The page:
• The Spy Who Loved Me (1977) - Oscar Nominations for Art Direction, Original Score (Marvin Hamlisch), and Original Song ("Nobody Does it Better," Marvin Hamlisch & Carole Bayer Sager)
  • Moonraker (1979) - Oscar Nomination Best Visual Effects
  • For Your Eyes Only (1981) - Nominated for Best Original Song ("For Your Eyes Only," Bill Conti & Michael Leeson)
  • Octopussy (1983) - No Oscar Nominations/Wins
  • Never Say Never Again (1983) - No Oscar Nominations/Wins
  • A View to a Kill (1985) - No Oscar Nominations/Wins
  • The Living Daylights (1987) - No Oscar Nominations/Wins
  • Licence to Kill (1989) - No Oscar Nominations/Wins
  • GoldenEye (1995) - No Oscar Nominations/Wins
  • Tomorrow Never Dies (1997) - No Oscar Nominations/Wins
  • The World Is Not Enough (1999) - No Oscar Nominations/Wins
  • Die Another Day (2002) - No Oscar Nominations/Wins
  • Casino Royale (2006) - No Oscar Nominations/Wins
  • Quantum of Solace (2008) - No Oscar Nominations/Wins


Saturday, October 06, 2012

Some Conversations We Could Have About Presidential Movies

Here's what I wanted to do. I wanted to make a table of every movie about an American president and make a graph that counted number of movies per president.

I expected that Lincoln, Kennedy, Franklin Roosevelt, and Nixon would come out ahead.

I expected that there would expect a number of president's with limited hits (say James Monroe, Millard Fillmore, and Benjamin Harrison) to show us as under appreciated by Hollywood.

Alas, I couldn't come up with a criteria that qualified which movies would be counted and project became to daunting (amount of screen time for the president, whether only wide releases would count, etc.)

If I made this chart (which I didn't) the related conversations would be:

1. This year two biopics come out this fall that potentially pits Franklin Roosevelt (Bill Murray) against Abraham Lincoln (Daniel Day-Lewis) in the award races.

2. What makes a president a bio-pic star. I imagine that part of it is historical time/context (i.e. we love WWII movies and stories, so Roosevelt get's a boost from that alone). It's not just this though - there's also the highly embraced presidents (Lincoln), and the caricature president (Nixon).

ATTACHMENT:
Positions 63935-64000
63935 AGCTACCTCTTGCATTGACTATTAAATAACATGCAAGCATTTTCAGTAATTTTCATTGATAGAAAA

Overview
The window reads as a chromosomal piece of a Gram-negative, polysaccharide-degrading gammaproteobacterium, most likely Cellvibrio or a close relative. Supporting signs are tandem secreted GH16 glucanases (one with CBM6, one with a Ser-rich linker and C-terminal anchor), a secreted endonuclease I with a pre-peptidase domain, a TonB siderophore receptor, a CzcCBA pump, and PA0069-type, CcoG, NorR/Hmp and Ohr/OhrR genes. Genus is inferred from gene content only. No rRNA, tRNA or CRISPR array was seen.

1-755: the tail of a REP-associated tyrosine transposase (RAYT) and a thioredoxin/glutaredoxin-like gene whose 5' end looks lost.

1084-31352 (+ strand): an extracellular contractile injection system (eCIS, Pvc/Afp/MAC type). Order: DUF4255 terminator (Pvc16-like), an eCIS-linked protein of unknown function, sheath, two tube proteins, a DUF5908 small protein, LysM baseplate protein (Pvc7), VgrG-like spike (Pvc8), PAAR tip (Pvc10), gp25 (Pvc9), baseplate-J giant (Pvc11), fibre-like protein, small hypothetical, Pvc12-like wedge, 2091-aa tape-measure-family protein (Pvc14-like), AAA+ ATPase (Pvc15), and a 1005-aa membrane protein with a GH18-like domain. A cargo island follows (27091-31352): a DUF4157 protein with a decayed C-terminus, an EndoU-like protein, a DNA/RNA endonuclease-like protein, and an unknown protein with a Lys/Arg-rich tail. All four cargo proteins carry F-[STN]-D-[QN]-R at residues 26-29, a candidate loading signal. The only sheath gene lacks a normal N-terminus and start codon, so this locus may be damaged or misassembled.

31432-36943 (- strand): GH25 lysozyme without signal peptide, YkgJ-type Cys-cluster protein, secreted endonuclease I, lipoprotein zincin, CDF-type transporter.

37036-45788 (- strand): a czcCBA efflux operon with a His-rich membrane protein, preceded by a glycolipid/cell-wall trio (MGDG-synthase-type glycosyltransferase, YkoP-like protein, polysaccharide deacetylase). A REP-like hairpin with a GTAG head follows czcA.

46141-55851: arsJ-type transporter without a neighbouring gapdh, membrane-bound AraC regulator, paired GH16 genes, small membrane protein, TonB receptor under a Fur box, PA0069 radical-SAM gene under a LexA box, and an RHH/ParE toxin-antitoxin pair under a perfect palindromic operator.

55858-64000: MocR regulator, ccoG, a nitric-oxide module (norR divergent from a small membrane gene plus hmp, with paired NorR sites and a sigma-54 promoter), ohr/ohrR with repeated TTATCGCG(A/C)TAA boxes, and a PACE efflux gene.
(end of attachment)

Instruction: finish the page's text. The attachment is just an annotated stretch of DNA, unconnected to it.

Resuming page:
3. Increased interest in contemporary political stories...and here I might even digress into TV, just think of the award success of the Sarah Palin (Julianne Moore) TV movie Game Change. There is an incredible interest in contemporary stories. Similar George W. Bush wasn't even out of office when Oliver Stone's film W. came out.

4. Whether Obama would be a frequent film character of the future - and if he had his own major biopic decades from now, what story will the biopic tell.

5. Danny Strong scripted Emmy success TV movies Game Change and Recount - how will his The Butler be perceived. The film is not about a specific president, but rather Eugene Allen - white house butler for 8 presidents (with some interesting casting decisions, such as John Cusack as Richard Nixon).

6. Which presidents would be worth revisiting in a biopic, since they're untold stories are truly film worthy.

Tuesday, October 02, 2012

3D: One Film I Want To See in 3D This Year

Just because you can use technology in a film doesn't mean it's appropriate.

Not every film should try for loud sounds, big effects. In the same way, not every film needs to be animated. Sometimes, animation in a film is appropriate...such as in the film Mary Poppins. Mary Poppins used the technology available when it was needed and appropriate.

Similarly, in a time period where every "big blockbuster" seems to be available in 3D, the premium for the tickets is hardly worth it for a gag here and there.

But, I'm contemplating my feelings on 3D for the film The Life of Pi. In 2009 when this project continued to develop I questioned what this film would be like. Ang Lee is a master of many genres, and early word on this project is generally positive.
And it's in that positive view of the film, that in this case, it seems that 3D is used in a way that enhances the story telling here, and frankly sounds majestic.

I'll pay extra to see the movie this movie in 3D. I respect a director using the tools available to tell the right story when the story was appropriate.